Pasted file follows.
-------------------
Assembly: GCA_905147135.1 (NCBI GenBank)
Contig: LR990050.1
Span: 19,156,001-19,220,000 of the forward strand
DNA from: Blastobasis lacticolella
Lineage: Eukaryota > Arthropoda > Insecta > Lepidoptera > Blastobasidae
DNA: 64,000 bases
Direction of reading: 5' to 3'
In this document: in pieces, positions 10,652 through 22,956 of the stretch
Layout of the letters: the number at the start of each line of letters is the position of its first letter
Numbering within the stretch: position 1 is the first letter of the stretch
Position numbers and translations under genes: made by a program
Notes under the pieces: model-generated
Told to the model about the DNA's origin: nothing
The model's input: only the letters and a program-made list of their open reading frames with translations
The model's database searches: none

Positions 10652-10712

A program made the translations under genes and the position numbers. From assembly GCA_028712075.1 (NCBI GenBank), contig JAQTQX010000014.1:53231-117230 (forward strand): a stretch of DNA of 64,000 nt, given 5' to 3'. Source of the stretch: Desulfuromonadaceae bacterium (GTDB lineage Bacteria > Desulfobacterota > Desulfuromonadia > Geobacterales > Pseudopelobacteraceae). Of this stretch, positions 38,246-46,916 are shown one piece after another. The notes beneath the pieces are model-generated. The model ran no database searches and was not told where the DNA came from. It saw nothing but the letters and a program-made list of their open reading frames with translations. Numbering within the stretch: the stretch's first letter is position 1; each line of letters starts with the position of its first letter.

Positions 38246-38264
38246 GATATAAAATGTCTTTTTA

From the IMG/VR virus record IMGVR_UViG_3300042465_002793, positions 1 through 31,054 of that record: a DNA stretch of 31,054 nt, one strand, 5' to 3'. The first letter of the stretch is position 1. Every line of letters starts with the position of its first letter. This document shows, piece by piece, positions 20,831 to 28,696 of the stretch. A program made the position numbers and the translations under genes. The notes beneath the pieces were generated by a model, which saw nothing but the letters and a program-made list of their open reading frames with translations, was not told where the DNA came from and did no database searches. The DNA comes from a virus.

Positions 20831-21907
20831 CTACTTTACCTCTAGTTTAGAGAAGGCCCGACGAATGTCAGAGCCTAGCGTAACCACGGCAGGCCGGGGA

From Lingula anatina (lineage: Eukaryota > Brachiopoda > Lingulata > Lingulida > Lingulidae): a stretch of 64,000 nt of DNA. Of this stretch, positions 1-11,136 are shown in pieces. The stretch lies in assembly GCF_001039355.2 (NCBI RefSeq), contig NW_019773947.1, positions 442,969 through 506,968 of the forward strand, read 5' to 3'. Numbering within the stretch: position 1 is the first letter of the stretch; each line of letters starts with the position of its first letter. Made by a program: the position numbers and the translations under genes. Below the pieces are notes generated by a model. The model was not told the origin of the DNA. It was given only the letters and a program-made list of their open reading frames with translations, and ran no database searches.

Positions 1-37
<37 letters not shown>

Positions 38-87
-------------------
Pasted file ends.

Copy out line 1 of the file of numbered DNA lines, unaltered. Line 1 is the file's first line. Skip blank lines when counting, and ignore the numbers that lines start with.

Assembly: GCA_905147135.1 (NCBI GenBank)